We understand the concept of faith incorrectly. Consequently, there are a slew of misunderstandings emanating from mankind's harebrained attempts at defining faith on their terms. Oftentimes, we're trained to read the Scriptures and memorize the stories and stand mouths agape at the heroic faithfulness of the patriarchs and champions of the Biblical narrative. We're made to see their success and note God's blessing, and the natural conclusion from such a reading is that gold-medal faith is the standard. That's the bar for "victorious Christian living." But I'd say that nothing could be further from the truth.
Mondays are the worst. That's not just an Internet cliché, it's the God's honest truth. Mondays have a long-standing reputation of being the most loathsome day of the week.
A piece I wrote for Christ Hold Fast on what should be proclaimed from our pulpits. (Hint: Less morals, more Messiah.)
Alanis Morissette’s “Ironic” has sort of become a pop-culture punch line at this point. The irony isn’t lost on this track as, despite it’s title, there’s almost no irony to be found in its lyrics. Some have delved much too deep into the meaning of this song, but their efforts at philosophizing a shallow ’90s song have proved unfruitful in the endeavor to find some semblance of irony.
The drum of Scripture continually beats a theme that, unless consciously and carefully observed, will go largely unnoticed. Some portions of the inspired Word speak to this theme louder than others. Others require a vigilant reading between-the-lines interpretation to decipher what the Lord’s telling us. I am, of course, referring to the theme of God’s upside-down economy.
Growing up, I never really believed in Santa Claus. You can call that a parenting travesty if you wish. I don’t, however. I am thankful that it was never instilled in me to believe in this omniscient, omnipresent man who’d reward you on December 25th for all the good you’ve done throughout the past 360-odd days.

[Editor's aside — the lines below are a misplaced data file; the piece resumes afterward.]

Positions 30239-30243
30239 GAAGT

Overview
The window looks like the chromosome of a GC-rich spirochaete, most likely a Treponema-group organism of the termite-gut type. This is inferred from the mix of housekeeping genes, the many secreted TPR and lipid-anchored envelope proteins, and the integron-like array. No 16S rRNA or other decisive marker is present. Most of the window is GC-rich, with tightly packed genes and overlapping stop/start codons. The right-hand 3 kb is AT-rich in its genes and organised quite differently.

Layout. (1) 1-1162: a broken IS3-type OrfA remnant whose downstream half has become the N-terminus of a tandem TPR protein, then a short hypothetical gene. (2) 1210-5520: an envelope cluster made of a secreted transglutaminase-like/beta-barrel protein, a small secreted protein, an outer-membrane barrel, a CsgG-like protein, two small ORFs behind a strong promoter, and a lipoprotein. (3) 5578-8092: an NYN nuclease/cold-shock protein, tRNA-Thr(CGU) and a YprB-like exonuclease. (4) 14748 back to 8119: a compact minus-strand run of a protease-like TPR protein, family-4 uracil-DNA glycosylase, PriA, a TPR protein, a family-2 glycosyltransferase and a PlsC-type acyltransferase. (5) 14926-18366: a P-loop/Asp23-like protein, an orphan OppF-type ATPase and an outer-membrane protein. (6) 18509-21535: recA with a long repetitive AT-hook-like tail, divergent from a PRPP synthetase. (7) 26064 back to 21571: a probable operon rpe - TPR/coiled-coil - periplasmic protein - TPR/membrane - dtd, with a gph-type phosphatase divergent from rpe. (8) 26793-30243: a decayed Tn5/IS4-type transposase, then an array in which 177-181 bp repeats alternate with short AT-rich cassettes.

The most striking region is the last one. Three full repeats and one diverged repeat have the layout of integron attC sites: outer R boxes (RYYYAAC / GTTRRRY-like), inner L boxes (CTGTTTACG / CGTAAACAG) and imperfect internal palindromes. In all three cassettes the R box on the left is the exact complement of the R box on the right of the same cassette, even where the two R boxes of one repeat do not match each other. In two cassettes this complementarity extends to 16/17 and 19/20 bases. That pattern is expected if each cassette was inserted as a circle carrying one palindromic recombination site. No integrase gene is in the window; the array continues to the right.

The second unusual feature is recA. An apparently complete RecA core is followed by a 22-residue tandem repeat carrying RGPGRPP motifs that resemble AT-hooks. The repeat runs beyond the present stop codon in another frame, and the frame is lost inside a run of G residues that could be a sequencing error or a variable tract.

Of all the traits that are to be associated with believers, perhaps the hardest (at least for me) is remaining patient and kind with difficult people. I’m sure you’re familiar with these sorts of individuals — co-workers, classmates, associates, even friends in your circle that, for whatever reason, just irritate and aggravate you to no end.
It’s no secret that I’m an ardent fan of The Lord of the Rings — both J. R. R. Tolkien’s original works and the film adaptations by acclaimed director, Peter Jackson. Both the trilogy of books and movies comprise monolithic achievements in the realms of literature and cinema. Both remain masterpieces of storytelling and art.
I believe it’s no small charge to assert that there’s a massive problem in the majority of America’s pulpits. A lot of pastors step up to preach week after week and instead of feeding the hearts that sit before them with grace, they give them a lot of fluff. Instead of speaking to their souls, they itch their ears and fill their egos.
I know I’ve said this before, but I basically grew up in Sunday School. My dad’s been in a senior pastorate position since 1998. Before that, he was serving as youth and assistant pastor for a few different congregations. What’s more, both of my grandfathers served as lead pastors at various stages of their lives. Needless to say, I was always in church.